Like many small organisms, fungi are often overlooked, but their planetary significance is outsize. Plants managed to leave water and grow on land only because of their collaboration with fungi, which acted as their root systems for millions of years. Even today, roughly 90 percent of plants and nearly all the world’s trees depend on fungi, which supply crucial minerals by breaking down rock and other substances. They can also be a scourge, eradicating forests — Dutch elm disease and chestnut blight are fungi — and killing humans. (Romans used to pray to Robigus, the god of mildew, to guard their crops against plagues.) At times, they even seem to think. When Japanese researchers released slime molds into mazes modeled on Tokyo’s streets, the molds found the most efficient route between the city’s urban hubs in a day, instinctively recreating a set of paths almost identical to the existing rail network. When put in a miniature floor map of Ikea, they quickly found the shortest route to the exit.
“Entangled Life” is full of these sorts of details, but it’s also deeply philosophical: a living argument for interdependence. Without fungi, matter wouldn’t decay; the planet would be buried under layers of dead and unrotted trees and vegetation. If we had a fungi-specific X-ray vision, we would see, Sheldrake writes, “sprawling interlaced webs” strung along coral reefs in the ocean and twining intimately within “plant and animal bodies both alive and dead, rubbish dumps, carpets, floorboards, old books in libraries, specks of house dust and in canvases of old master paintings hanging in museums.”
The idea of fungi as metaphor for life has lately entered the zeitgeist, seeded in part by the forest scientist Suzanne Simard, who discovered that trees are connected through a mycelial network, the “Wood-Wide Web.” There was also the surprise hit 2019 documentary “Fantastic Fungi,” an effusive tribute that felt a bit like being cornered at a party by the stoned guy who’s really, really into mushrooms. But where “Fantastic Fungi” fell decidedly into the old-school, ’shroom-head camp, Sheldrake’s book is more embracing and more optimistic. Sheldrake describes mycelium as “ecological connective tissue, the living seam by which much of the world is stitched into relation.” At a time when the planet seems to be falling apart — or, rather, is being actively dismembered — the idea that we are bound together by an infinite number of invisible threads is so beautiful it almost makes your teeth ache.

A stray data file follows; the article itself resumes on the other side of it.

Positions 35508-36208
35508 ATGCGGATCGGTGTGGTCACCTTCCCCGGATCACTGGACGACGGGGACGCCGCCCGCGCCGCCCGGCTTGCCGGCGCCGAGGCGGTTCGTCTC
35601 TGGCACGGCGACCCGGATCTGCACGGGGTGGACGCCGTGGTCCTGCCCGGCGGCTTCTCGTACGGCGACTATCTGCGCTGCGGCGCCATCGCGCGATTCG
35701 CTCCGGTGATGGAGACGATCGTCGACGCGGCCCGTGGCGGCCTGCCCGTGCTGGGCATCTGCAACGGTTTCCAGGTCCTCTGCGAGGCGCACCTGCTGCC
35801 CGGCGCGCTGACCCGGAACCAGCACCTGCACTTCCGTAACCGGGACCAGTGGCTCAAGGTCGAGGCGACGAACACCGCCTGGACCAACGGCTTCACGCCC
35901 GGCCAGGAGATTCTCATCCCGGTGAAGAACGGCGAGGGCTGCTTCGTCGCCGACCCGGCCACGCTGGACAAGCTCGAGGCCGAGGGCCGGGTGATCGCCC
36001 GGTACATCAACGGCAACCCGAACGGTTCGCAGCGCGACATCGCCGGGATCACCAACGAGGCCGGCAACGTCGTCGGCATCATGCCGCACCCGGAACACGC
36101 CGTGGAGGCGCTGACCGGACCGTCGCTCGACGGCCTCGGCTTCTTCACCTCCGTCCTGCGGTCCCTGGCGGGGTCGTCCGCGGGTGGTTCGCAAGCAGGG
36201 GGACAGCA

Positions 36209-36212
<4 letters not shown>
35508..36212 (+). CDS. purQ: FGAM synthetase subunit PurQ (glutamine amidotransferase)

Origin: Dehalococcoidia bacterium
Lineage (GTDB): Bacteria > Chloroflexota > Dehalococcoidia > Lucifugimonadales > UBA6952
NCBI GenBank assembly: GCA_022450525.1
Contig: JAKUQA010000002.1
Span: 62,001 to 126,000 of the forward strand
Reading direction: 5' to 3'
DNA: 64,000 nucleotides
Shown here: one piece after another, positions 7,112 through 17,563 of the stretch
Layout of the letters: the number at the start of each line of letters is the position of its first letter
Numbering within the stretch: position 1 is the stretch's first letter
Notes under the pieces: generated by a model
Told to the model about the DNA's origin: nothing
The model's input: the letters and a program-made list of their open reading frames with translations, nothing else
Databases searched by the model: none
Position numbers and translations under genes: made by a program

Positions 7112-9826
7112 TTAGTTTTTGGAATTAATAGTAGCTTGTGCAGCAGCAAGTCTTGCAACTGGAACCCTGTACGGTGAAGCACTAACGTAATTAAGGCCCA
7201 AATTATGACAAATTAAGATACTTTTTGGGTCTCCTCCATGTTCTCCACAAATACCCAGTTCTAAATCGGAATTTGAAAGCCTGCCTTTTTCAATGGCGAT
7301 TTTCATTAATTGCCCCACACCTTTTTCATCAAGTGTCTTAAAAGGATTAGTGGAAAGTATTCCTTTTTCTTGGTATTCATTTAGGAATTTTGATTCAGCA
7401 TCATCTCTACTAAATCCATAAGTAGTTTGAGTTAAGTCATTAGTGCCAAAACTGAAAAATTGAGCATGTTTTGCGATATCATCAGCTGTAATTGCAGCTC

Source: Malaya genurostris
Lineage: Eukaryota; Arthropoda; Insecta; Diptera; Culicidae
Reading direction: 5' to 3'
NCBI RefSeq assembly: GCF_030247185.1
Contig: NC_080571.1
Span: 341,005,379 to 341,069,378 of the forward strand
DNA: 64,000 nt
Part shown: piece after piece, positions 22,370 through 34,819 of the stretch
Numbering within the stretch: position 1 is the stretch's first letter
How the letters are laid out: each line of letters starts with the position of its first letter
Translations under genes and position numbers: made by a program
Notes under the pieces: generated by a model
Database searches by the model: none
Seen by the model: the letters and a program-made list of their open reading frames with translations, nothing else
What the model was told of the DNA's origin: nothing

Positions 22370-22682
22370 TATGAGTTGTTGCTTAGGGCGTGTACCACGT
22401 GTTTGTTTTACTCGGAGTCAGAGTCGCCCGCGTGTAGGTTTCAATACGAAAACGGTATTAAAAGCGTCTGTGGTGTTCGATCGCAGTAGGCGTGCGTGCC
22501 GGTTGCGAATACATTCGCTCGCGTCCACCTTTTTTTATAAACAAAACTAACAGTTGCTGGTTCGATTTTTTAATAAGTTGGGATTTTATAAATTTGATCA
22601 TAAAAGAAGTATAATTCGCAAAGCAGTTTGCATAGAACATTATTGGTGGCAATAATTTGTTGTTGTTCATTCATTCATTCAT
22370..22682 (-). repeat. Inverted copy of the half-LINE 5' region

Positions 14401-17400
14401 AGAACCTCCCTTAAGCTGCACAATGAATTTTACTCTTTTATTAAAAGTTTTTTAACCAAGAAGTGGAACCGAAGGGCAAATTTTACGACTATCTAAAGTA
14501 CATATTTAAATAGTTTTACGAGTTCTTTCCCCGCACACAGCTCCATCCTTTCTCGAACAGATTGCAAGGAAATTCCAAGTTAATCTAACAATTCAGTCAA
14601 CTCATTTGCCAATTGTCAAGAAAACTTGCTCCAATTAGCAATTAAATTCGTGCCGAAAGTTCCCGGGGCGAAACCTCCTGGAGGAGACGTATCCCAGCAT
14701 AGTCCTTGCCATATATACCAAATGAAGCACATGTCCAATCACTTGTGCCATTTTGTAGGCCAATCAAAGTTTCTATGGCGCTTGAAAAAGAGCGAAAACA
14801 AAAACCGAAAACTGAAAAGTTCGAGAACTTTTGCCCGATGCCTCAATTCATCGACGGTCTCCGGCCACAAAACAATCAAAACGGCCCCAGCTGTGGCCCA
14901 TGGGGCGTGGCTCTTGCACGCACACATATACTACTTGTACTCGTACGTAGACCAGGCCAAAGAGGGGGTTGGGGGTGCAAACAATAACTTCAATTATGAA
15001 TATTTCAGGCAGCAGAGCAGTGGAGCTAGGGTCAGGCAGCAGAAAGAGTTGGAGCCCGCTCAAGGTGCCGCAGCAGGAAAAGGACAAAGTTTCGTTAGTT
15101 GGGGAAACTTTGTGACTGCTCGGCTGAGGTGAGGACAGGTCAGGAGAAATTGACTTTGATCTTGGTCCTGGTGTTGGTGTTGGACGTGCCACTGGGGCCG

Sheldrake is adept at channeling this longing for connection. After reading “Entangled Life” in lockdown, the couture designer Iris Van Herpen was moved to create a collection inspired by fungi, featuring a dress pleated like a chanterelle and bodices made of snaking silk tendrils modeled on hyphae, the thin, mobile strands that fungi use to explore the world. Hermès, Adidas and Lululemon have all embraced animal-free “mycelial leather,” and designers have started selling biodegradable furniture made from the stuff. The HBO series “The Last of Us,” about a cordyceps fungus that turns humans into zombies (based on a real species that hijacks the brains and bodies of ants), drew around 32 million viewers per episode. Retail stores have followed the trend, too. This spring brought an explosion of toadstool-print clothes and décor — shirts, wallpaper, throw pillows, dinner plates — plus mushroom-shaped table lamps, poufs and bedside tables.